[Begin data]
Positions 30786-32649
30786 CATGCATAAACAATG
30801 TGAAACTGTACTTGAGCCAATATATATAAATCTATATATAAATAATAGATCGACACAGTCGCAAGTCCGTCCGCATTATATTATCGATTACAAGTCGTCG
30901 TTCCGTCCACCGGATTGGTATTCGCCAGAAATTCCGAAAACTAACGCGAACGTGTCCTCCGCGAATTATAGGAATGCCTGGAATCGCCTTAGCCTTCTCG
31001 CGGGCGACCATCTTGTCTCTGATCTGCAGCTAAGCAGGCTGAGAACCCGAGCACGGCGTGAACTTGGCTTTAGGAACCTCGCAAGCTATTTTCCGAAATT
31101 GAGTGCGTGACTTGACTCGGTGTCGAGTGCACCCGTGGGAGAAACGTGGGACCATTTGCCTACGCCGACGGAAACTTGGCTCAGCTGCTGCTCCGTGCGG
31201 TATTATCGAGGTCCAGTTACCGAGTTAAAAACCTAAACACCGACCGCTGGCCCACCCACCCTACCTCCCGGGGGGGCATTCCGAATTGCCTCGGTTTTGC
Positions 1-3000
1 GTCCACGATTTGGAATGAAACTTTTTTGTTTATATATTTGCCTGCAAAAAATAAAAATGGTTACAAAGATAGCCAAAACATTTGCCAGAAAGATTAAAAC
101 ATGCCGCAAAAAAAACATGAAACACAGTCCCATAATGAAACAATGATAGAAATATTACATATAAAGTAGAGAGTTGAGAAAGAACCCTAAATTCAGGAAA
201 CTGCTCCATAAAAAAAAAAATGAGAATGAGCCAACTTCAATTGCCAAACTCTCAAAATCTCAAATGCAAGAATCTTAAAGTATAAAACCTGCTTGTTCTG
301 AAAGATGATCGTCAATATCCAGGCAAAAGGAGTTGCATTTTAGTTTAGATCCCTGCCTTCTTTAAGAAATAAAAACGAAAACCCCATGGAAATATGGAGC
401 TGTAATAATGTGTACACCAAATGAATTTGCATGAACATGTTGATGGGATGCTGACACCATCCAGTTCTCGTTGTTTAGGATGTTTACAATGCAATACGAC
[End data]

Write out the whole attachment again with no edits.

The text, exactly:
Positions 30786-32649
30786 CATGCATAAACAATG
30801 TGAAACTGTACTTGAGCCAATATATATAAATCTATATATAAATAATAGATCGACACAGTCGCAAGTCCGTCCGCATTATATTATCGATTACAAGTCGTCG
30901 TTCCGTCCACCGGATTGGTATTCGCCAGAAATTCCGAAAACTAACGCGAACGTGTCCTCCGCGAATTATAGGAATGCCTGGAATCGCCTTAGCCTTCTCG
31001 CGGGCGACCATCTTGTCTCTGATCTGCAGCTAAGCAGGCTGAGAACCCGAGCACGGCGTGAACTTGGCTTTAGGAACCTCGCAAGCTATTTTCCGAAATT
31101 GAGTGCGTGACTTGACTCGGTGTCGAGTGCACCCGTGGGAGAAACGTGGGACCATTTGCCTACGCCGACGGAAACTTGGCTCAGCTGCTGCTCCGTGCGG
31201 TATTATCGAGGTCCAGTTACCGAGTTAAAAACCTAAACACCGACCGCTGGCCCACCCACCCTACCTCCCGGGGGGGCATTCCGAATTGCCTCGGTTTTGC
Positions 1-3000
1 GTCCACGATTTGGAATGAAACTTTTTTGTTTATATATTTGCCTGCAAAAAATAAAAATGGTTACAAAGATAGCCAAAACATTTGCCAGAAAGATTAAAAC
101 ATGCCGCAAAAAAAACATGAAACACAGTCCCATAATGAAACAATGATAGAAATATTACATATAAAGTAGAGAGTTGAGAAAGAACCCTAAATTCAGGAAA
201 CTGCTCCATAAAAAAAAAAATGAGAATGAGCCAACTTCAATTGCCAAACTCTCAAAATCTCAAATGCAAGAATCTTAAAGTATAAAACCTGCTTGTTCTG
301 AAAGATGATCGTCAATATCCAGGCAAAAGGAGTTGCATTTTAGTTTAGATCCCTGCCTTCTTTAAGAAATAAAAACGAAAACCCCATGGAAATATGGAGC
401 TGTAATAATGTGTACACCAAATGAATTTGCATGAACATGTTGATGGGATGCTGACACCATCCAGTTCTCGTTGTTTAGGATGTTTACAATGCAATACGAC